Treasure Trails have designed hundreds of these handy little packs for locations all over the UK. As you follow the clues to solve the puzzle you are taken on a cultural tour that pushes you to find details you wouldn’t normally notice. It’s great fun if you have kids, although admittedly I followed the trail all on my and it was just as entertaining.

The Cardiff murder mystery trail begins at the National Museum of Wales. A mummified body has been discovered in the Ancient Egyptian exhibition, and it’s been deceased for less than 2 months. My quest was to find out who carried out this crime and how the victim died. The first clue was on the foundation plaque outside the museum, and involved some maths which left me in a bit of a panic. You are allowed to request 3 answers to clues via SMS, and I had an embarrassing vision of me using all three of them on the first 3 questions. After double checking my numbers, though, I was able to figure it out and I was off.

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Clue 4 is where I came unstuck. After walking in circles around Bute Park for 30 minutes, I remembered that it had recently had a renovation, since my trail was published in fact. Maybe I shouldn’t have waited so long to solve this murder mystery.

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Over two hours, the trail took me on a gentle walk around the park, castle, the Millennium Stadium and city centre. After living in Cardiff for 8 years, I’m ashamed to admit just how much I haven’t noticed before. I have walked through The Hayes hundreds of times and yet never known that some of the traffic bollards I am rushing past have spy holes with beautiful silhouetted scenes inside them.

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Unfortunately, I’m not the best at following directions and I did get lost/confused a few times. Maybe I should have brought a child along to help me. There was also an amusing moment when I was looking for a clue outside the Hilton hotel. At the same time, there was a crowd of rugby fans waiting for the All Blacks to leave the building. Stood there with my camera and notebook I must have looked like a serious autograph hunter. They all looked a little shocked when, once I’d found my clue, I moved on before the players had even appeared.

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The murder mystery trail is a great, cheap way to spend a couple of hours. I’m definitely going to check out some of the other trails when I’m visiting other UK cities. When I was a kid, there was a popular British TV show called Treasure Hunt. Anneka Rice would fly around the UK in her helicopter, wearing a lycra jumpsuit, and help players to solve clues. I used to love following along at home, and dreamed of one day being on such an adventure. The lycra jumpsuit probably wouldn’t have been appropriate on this occasion and the helicopter would have been a little extravagant, but I got to experience a real life treasure hunt.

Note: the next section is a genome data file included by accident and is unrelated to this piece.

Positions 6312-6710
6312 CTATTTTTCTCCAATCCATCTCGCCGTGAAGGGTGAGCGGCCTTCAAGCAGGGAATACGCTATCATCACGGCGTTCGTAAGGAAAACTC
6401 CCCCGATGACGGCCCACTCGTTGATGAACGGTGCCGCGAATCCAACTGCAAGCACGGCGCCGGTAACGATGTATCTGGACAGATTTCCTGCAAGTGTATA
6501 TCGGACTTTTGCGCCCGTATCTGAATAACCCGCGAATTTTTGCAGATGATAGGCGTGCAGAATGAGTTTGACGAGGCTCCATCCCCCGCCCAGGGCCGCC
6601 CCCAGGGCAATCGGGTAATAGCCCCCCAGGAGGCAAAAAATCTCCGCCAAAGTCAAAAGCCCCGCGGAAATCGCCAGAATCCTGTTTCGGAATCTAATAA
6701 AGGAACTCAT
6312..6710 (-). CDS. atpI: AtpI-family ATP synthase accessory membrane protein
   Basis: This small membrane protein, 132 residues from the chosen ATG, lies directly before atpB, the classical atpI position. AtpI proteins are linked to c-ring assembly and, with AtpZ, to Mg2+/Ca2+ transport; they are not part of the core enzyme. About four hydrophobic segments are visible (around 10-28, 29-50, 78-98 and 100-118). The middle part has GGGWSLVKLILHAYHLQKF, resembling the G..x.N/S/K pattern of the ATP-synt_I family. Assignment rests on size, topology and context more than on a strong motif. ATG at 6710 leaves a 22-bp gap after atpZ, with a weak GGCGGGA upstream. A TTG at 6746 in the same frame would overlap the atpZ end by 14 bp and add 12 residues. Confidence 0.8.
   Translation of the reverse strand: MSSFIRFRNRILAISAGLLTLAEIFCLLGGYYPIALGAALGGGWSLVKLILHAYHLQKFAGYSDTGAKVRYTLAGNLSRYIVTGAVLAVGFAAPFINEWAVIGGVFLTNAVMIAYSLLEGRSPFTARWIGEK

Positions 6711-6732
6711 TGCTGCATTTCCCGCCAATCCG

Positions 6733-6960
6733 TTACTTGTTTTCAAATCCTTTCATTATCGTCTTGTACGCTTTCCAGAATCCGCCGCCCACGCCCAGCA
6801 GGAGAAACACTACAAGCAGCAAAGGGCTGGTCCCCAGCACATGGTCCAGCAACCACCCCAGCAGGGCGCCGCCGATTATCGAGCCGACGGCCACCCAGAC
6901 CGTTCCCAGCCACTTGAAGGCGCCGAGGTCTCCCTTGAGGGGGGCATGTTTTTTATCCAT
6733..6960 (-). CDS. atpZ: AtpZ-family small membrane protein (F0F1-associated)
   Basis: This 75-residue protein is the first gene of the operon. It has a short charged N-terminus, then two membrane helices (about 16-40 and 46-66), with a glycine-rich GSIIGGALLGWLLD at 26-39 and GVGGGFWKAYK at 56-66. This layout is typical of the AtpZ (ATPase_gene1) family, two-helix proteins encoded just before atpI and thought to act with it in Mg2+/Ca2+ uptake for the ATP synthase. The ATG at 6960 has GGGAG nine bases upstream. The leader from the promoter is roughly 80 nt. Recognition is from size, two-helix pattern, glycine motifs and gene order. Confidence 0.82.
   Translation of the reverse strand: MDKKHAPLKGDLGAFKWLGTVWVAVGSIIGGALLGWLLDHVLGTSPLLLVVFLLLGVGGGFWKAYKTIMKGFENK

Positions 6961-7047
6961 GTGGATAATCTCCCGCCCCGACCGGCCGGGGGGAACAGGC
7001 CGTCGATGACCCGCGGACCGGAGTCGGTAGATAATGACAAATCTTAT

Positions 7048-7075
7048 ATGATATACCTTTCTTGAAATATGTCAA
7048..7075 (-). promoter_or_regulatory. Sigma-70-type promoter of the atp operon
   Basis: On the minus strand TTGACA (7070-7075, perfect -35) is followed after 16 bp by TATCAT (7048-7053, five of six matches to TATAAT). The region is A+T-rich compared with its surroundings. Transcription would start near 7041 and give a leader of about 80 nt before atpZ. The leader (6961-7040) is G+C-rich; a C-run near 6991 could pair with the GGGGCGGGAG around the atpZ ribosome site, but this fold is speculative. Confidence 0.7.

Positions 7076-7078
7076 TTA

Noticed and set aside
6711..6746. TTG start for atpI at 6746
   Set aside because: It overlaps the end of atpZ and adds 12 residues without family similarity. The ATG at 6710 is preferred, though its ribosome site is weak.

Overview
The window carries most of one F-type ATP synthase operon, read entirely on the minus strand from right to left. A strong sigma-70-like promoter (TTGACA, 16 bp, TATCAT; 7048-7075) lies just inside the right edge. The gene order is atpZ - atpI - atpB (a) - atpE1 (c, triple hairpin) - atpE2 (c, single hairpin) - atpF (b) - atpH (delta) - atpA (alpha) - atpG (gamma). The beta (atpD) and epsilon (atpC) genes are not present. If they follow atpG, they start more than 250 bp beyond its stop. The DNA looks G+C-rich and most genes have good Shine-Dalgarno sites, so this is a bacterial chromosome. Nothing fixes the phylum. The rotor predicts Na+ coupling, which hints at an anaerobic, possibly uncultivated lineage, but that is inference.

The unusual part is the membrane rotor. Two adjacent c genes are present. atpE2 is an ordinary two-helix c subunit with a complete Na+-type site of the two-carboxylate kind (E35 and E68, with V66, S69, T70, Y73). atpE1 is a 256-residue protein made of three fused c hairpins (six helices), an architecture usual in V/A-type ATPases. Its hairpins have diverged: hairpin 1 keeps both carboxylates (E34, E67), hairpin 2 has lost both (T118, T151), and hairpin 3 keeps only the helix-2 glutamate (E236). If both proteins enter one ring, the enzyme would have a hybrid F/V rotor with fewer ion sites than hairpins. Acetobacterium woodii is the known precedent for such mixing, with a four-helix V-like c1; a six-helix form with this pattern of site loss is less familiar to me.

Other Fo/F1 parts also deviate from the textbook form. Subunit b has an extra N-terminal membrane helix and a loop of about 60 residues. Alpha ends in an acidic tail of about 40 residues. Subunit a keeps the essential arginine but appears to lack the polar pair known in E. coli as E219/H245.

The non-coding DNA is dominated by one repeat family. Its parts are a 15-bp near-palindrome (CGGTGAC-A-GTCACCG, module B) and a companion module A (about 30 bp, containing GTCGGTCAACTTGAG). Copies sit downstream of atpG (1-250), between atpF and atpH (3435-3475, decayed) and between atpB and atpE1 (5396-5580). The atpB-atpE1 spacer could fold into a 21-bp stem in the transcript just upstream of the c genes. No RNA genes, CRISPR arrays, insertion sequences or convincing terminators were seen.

My biggest piece of advice would be, unlike I did, to use an up-to-date trail. I resorted to the magic of google to fill in a few gaps, but I did make it to the end. And did I solve the mystery? Well, I can’t give that away can I? You’ll have to come to Cardiff and try for yourself.

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Hello from Rainy Denali

Posted by Sas on July 3, 2015

Wow! I’ve done soooo much since I last posted. We’ve been making our way across Alaska, where most of our stops have limited internet access hence me not posting. It’s taken me a whole day and over 5 attempts to upload these photos!

We left Valdez and headed into Wrangell St Elias national park, probably everyone’s favourite place on the trip. We stayed in a town called McCarthy (year-round population 25-40, depending on who you ask). It is such a cool place, and I think we are really privileged to have stayed there because not many people get to.

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I joined in with the weekly softball game (by the way, I was the only person from my group who played)…

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Whilst in the national park, I did an amazing glacier walk on crampons…

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I went on a tour of the copper mill in Kennecott…

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And I also took a flightseeing tour so I could see the glaciers and icefield from above…

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Unfortunately, once we arrived in Denali national park the good weather I’ve had for the past three weeks left and we haven’t been able to see much. I was hoping to at least see part of Mt McKinley/Denali, but even the mountains in front of it weren’t visible.

DSC_0321 DSC_0325Our eight hours sat on the bus through Denali national park weren’t completely wasted, though. We saw a brown bear, caribou and more moose. So, even though I didn’t get to see the mountain, I’ve ticked off my list all the wildlife that I wanted to.

We’re driving back to Anchorage tomorrow, then I have to fly back to the UK on the weekend 😦 I’ve  got lots more photos to share with you all, so keep checking in for further posts.